By Benji Zeitlin
It took about half an hour after landing in Dhaka at the beginning of my fieldwork with British Bangladeshi families from London for the feeling to hit me. I shuffled off the flight from Doha in a haze and gradually awoke as a taxi drove me into the city. The sights, smell and sounds of Dhaka took me back vividly to the years of my childhood spent in the city. The powerful, confusing feeling, I now think of as a combination of nerves about the beginning of my fieldwork, the weary guardedness of being alone in a far away country, and a sense of being at home, as the car honked and harried its way through the traffic.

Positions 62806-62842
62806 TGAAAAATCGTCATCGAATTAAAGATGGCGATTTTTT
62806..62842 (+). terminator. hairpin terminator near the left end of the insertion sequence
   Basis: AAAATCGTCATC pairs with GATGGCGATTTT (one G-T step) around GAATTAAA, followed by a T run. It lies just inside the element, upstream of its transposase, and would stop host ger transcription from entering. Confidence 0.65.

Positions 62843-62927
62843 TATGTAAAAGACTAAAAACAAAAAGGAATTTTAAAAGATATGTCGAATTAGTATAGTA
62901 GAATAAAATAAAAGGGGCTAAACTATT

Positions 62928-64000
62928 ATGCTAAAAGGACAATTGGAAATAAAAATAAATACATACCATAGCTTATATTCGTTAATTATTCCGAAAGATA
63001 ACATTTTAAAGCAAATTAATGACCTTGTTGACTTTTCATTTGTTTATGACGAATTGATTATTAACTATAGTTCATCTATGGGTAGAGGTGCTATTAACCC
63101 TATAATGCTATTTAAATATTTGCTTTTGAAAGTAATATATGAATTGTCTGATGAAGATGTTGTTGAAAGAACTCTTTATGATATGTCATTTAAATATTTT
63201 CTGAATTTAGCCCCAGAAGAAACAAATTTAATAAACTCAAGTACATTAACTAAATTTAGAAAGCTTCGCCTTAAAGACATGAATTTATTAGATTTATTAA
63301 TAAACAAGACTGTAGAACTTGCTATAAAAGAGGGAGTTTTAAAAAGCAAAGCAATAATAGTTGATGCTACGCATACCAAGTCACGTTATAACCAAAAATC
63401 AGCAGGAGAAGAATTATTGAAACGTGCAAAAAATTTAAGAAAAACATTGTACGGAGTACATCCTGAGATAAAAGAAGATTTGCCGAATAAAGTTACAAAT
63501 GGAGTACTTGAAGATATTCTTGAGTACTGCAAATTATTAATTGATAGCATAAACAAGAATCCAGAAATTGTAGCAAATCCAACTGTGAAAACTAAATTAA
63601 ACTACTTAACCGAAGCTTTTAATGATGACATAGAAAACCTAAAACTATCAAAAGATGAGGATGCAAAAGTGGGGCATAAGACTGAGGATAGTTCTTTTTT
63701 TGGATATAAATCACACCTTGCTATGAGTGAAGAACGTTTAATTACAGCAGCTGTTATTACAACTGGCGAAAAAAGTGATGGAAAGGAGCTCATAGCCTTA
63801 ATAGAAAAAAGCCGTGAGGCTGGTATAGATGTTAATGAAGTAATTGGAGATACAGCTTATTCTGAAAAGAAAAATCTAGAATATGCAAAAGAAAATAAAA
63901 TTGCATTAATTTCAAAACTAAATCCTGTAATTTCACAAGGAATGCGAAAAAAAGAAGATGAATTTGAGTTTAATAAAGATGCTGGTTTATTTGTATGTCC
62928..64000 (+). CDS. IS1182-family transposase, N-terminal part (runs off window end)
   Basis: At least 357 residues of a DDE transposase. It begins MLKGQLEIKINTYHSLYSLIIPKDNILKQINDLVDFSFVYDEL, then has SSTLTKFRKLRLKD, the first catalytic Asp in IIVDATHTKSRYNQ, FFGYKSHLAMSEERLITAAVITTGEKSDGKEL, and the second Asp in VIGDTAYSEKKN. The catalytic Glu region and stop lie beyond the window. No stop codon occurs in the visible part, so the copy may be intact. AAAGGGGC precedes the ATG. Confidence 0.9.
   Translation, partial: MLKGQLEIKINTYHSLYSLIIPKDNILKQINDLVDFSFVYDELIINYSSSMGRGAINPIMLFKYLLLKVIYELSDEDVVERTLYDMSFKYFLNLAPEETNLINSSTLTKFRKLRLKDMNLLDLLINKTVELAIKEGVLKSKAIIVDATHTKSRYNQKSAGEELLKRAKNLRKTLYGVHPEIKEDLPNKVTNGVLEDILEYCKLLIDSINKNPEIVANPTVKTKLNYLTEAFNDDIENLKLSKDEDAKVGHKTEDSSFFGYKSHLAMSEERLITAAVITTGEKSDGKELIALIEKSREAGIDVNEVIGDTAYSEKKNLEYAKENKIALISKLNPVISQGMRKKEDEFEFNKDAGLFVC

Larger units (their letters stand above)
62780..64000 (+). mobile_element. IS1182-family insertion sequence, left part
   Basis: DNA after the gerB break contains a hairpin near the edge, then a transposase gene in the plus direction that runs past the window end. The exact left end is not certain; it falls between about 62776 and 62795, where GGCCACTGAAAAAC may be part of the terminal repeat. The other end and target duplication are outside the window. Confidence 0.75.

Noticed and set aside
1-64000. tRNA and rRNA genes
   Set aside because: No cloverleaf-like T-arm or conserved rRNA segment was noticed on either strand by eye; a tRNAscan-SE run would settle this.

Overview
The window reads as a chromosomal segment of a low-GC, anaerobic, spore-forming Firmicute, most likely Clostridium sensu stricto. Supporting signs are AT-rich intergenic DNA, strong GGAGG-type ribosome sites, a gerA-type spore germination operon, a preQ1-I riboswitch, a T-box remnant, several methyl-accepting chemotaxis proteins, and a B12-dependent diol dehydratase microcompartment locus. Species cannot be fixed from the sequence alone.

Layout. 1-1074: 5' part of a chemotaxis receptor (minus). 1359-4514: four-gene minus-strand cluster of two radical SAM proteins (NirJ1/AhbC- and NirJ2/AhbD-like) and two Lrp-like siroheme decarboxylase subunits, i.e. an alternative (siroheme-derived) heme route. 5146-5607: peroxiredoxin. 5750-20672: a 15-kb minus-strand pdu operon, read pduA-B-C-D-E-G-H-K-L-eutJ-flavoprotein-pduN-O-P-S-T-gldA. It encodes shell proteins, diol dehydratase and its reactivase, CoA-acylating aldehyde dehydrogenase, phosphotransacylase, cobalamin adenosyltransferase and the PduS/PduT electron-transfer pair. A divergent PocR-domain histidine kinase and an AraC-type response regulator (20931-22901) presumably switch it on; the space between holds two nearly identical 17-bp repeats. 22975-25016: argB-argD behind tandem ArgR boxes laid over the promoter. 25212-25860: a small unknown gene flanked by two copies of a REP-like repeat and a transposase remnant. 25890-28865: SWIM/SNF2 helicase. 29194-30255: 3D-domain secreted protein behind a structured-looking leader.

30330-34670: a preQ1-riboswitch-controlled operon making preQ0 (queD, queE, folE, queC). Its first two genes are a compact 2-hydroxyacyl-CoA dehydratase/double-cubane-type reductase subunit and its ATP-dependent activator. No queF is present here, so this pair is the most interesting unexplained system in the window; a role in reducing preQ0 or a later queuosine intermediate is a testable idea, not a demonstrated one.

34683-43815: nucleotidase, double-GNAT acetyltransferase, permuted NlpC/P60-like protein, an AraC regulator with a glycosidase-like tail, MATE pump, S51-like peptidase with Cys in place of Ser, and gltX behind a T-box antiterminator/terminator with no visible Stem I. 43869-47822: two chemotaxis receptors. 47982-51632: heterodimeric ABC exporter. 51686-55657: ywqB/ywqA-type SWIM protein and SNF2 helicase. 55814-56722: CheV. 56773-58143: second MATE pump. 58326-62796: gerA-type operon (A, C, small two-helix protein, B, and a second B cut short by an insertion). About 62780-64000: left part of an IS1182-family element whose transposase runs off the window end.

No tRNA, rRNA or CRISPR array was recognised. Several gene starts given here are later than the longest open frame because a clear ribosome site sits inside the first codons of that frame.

I was on my way to Sylhet to meet a British Bangladeshi family from London who were participating in my research. A brief stopover in Dhaka allowed me to revisit some of the places I had known as a child. Being in Dhaka felt like being in the eye of a ferocious cyclone. All around was chaos of breath taking scale and complexity. The traffic had swelled to fill every shred of road, but it competed with flows of wires, goods and busy people in a city-system that was dense and diverse, seemingly on the edge of collapse and yet somehow fantastically resilient. The city had exploded into a monstrous mega city, a building site of concrete and reinforcing rods extending in all directions as far as one could see. At the same time, at the centre of this cyclone, inside I felt a sense of calm that I could not reconcile with the surroundings. It came from a subconscious, affective feeling connected with my childhood memories of the place. Continue reading